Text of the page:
This is what my deck looked like for games 2 and 3.

It worked out exactly as intended, and I was able to win both games by gaining enough life from my Centaurs, lifelink tokens, and Take Hearts to make most of their deck ineffective. Normally I’d bring in Affectionate Indrik to have some late game and an answer for flying creatures. I would also probably bring in Loxodon Restorer, but I expect to see Disdainful Stroke after sideboard and want to have as few targets for it as possible. I could see going to 16 lands, but with the two Conclave Guildmages, I still have something to do if I draw a lot of lands. I took out Prey Upon as well because I didn’t have big creatures anymore.


Cards you should be focused on for the aggro convoke deck: Rosemane Centaur, Conclave Cavalier, Vernadi Shieldmate, Kraul Harpooner, Skyline Scout, Ledev Champion, Roc Charger, Might of the Masses, Luminous Bonds

The other deck you can draft is Selesnya control, where you often end up splashing black for removal like Status // Statue, or red for something like Integrity // Intervention. You usually end up here by first picking some of the slower rares like Camaraderie and March of the Multitudes.

This was my 2-1 deck from Pro Tour Guilds of Ravnica. This one is more midrange than control, but it gives you an idea.

I am not interested in cards like Healer’s Hawk here because I am trying to win the late game with cards like Find // Finality and Vivid Revival. In this draft it was clear to me that there were probably multiple people drafting Boros and Izzet, as I saw almost no cards in those colors. I ended up in this slower version of Abzan with a good mix of removal, card quality, and enough fixing to be able to get away with not playing a Swamp. I don’t mind playing Crushing Canopy as the games will go long and I’ll be more likely to find a good target for it.

Cards to look for in this archetype are going to be mostly the rares and uncommons. Let’s say you open your Sealed deck and look at Divine Visitation, Dawn of Hope, and Trostani. I would try to build a slower Selesnya deck that focuses on the late game, with cards like Sumala Woodshaper to find my bombs and combo pieces. I’d be happy playing cards like Hitchclaw Recluse and Generous Stray to help me get there because I am not trying to be aggressive.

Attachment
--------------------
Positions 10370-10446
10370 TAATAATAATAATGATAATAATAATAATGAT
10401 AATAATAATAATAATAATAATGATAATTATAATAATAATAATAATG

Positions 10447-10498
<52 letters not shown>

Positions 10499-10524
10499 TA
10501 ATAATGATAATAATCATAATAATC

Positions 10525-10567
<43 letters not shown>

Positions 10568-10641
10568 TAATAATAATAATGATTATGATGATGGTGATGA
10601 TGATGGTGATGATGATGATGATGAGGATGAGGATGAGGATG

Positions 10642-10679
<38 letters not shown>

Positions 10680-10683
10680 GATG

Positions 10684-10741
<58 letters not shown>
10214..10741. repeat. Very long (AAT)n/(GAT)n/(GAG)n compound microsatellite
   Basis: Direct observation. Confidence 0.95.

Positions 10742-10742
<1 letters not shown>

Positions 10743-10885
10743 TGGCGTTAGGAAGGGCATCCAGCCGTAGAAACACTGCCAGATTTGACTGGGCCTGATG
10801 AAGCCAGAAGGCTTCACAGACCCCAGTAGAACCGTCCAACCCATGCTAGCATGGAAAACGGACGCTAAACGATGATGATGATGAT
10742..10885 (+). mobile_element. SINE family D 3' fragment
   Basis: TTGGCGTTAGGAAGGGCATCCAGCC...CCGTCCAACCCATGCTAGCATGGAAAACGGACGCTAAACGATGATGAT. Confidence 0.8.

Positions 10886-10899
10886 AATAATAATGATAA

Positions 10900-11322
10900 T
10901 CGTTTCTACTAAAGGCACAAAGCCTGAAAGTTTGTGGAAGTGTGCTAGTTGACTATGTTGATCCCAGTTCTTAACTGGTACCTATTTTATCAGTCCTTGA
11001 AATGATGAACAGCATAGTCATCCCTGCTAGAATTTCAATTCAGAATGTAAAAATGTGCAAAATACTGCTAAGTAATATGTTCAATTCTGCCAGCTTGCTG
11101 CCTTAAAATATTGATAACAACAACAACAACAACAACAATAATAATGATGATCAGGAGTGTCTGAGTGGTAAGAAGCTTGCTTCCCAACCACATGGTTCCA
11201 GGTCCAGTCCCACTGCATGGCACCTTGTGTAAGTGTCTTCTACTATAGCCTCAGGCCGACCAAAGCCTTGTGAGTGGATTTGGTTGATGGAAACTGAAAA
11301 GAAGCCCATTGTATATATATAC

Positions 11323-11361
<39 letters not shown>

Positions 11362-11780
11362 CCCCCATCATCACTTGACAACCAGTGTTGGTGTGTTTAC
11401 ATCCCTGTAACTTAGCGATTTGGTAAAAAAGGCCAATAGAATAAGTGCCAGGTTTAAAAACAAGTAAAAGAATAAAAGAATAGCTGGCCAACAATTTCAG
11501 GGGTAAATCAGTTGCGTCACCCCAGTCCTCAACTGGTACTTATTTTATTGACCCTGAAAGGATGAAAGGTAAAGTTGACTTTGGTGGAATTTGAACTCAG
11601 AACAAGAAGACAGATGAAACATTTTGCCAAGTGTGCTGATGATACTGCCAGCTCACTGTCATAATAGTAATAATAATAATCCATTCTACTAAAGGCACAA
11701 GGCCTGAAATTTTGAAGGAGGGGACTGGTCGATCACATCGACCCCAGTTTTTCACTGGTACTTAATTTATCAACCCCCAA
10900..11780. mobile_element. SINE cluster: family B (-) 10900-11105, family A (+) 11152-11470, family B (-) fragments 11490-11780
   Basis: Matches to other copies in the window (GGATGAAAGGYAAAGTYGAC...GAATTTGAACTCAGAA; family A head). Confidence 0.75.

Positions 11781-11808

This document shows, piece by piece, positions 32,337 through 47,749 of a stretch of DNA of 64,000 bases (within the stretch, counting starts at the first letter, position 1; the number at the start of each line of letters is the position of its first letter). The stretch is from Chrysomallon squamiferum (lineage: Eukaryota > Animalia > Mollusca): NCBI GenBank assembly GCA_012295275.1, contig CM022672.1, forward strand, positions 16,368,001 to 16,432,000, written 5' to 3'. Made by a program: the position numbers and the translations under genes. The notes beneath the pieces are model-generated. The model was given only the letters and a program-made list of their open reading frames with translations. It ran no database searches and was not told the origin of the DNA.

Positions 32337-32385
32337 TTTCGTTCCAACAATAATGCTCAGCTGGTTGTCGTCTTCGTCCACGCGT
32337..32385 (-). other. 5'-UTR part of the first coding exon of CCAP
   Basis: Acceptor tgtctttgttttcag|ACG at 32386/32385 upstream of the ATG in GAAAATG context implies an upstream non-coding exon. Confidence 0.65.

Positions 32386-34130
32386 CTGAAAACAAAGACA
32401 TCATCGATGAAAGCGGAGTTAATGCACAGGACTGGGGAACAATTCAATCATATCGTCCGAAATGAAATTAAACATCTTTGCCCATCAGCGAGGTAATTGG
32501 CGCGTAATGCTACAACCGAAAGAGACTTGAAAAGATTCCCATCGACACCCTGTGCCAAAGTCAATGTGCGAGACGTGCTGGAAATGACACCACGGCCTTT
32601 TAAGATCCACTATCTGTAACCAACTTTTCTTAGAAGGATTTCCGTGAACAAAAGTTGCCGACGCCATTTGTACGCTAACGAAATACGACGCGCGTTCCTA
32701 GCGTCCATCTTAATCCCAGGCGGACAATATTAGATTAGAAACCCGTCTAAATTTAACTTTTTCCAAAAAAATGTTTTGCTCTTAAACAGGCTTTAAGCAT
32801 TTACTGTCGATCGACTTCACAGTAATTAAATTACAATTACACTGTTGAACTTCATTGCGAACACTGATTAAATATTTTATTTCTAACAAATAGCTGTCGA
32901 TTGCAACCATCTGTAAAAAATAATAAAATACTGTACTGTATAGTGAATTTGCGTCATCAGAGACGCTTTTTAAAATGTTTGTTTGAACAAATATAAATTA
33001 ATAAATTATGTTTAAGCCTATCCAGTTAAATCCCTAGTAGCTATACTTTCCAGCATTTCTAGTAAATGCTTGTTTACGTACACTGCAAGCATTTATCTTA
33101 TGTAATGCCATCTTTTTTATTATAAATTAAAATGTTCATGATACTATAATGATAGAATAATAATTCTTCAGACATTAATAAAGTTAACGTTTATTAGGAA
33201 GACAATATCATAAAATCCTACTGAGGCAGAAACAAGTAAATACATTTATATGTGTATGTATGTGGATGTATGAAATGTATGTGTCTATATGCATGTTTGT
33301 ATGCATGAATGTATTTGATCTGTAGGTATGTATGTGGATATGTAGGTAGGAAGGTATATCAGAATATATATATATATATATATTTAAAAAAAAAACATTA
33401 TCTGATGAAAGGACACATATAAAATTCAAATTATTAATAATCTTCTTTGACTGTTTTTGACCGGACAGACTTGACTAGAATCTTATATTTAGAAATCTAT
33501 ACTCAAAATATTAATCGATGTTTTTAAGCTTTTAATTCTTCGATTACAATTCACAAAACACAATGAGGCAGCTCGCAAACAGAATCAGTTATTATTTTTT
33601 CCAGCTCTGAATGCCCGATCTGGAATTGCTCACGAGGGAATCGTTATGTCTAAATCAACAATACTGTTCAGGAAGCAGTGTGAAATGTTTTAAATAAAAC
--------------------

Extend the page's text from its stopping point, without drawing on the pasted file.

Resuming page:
Generally, these are the Selesnya cards that I find over or underrated by most players.

Underrated Cards

Might of the Masses: In most games, this card isn’t far from a 1-mana Fireball. Pick it highly. It’s both a finisher and a way to save your guy from Artful Takedown, and every time you trade 1 mana for 4, you are coming out ahead.

Sideboard cards: This set is full of playables, so make sure to pick up those Crushing Canopies and other sideboard cards like Collar the Culprit.

Guildgates: Especially if you are green, splashing is very easy. District Guide, Urban Utopia, and Flower // Flourish are even more ways to easily splash in a green deck. There are many gold bombs like Trostani, Find // Finality, and Response // Resurgence that you want to be able to play if you see them.

Overrated Cards

Parhelion Patrol: On turn 4 I want to be able to convoke a big creature, not get a 2/3 into play. You don’t need the evasion if you have enough fatties. You also very rarely have anything to mentor.

Sumala Woodshaper: The above example with multiple rares that I can find with its ability is pretty much one of the very few scenarios where I want to have this card in my deck. If my deck is relatively fast with all small creatures and Siege Wurms, I don’t want Sumala Woodshaper anywhere near my deck, as the tempo you are giving up by paying 4 mana for a 2/1 creature is just too big a price to pay.

Arboretum Elemental, Flight of Equenauts: Don’t put these cards in your deck. They will rot in your hand and by the time you finally have enough guys in play to convoke them into play, your opponent will most likely have enough in play to attack you back for lethal. It’s a similar trap to Venerated Loxodon in White Weenie mirrors in Constructed.

Sprouting Renewal: If this card were an instant, I could see it. Being able to blow up Luminous Bonds at instant speed could be a game-winning play. But as a sorcery, this card is just too weak and 3 mana for a 2/2 is just too much.

Intrusive Packbeast: I see way too many people put this guy into their Selesnya deck. The card is barely playable in Boros if you really need something to punch through for the last couple points of damage with your small creatures, but your game plan here is to win with Rosemane Centaurs and Siege Wurms, and they don’t need this kind of help.

I’ll focus on Golgari, Izzet, and Dimir next time!